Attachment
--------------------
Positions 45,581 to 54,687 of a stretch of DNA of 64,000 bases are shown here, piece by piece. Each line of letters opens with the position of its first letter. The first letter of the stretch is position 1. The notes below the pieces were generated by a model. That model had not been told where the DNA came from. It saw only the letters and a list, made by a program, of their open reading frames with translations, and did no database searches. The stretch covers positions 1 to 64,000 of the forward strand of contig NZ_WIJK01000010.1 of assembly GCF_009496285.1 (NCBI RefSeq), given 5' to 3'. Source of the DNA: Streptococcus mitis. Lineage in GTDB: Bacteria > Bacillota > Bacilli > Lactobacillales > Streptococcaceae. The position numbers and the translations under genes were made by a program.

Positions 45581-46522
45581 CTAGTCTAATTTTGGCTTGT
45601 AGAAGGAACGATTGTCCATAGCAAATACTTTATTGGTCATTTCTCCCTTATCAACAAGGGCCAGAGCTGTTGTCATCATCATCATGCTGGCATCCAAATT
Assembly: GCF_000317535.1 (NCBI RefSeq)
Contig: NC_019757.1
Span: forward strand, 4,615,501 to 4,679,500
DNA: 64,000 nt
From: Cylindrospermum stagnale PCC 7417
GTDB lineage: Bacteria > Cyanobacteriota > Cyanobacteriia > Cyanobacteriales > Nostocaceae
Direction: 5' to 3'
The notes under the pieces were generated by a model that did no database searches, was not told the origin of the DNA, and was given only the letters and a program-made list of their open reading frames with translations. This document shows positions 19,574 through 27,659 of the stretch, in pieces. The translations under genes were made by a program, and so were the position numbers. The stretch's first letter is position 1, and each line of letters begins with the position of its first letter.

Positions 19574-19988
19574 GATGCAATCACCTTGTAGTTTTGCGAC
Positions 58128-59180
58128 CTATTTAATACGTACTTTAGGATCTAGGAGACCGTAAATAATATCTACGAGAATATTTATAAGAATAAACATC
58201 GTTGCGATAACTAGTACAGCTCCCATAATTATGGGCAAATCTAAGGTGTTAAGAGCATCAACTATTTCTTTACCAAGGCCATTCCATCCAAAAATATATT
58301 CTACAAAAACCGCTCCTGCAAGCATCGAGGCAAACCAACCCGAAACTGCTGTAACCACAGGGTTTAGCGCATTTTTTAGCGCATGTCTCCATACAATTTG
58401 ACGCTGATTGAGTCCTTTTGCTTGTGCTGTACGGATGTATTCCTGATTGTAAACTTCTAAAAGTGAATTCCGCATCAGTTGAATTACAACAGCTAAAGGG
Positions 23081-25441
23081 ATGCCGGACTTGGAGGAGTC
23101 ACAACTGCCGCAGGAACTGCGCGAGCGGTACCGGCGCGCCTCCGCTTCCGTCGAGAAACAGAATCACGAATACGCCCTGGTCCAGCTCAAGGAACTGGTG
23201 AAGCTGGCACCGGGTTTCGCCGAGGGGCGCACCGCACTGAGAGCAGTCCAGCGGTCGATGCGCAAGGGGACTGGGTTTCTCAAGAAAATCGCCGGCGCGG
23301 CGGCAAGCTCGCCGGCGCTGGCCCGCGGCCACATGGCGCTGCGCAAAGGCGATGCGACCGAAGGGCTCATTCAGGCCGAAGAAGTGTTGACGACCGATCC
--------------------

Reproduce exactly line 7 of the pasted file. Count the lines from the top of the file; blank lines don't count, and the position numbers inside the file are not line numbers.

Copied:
Span: forward strand, 4,615,501 to 4,679,500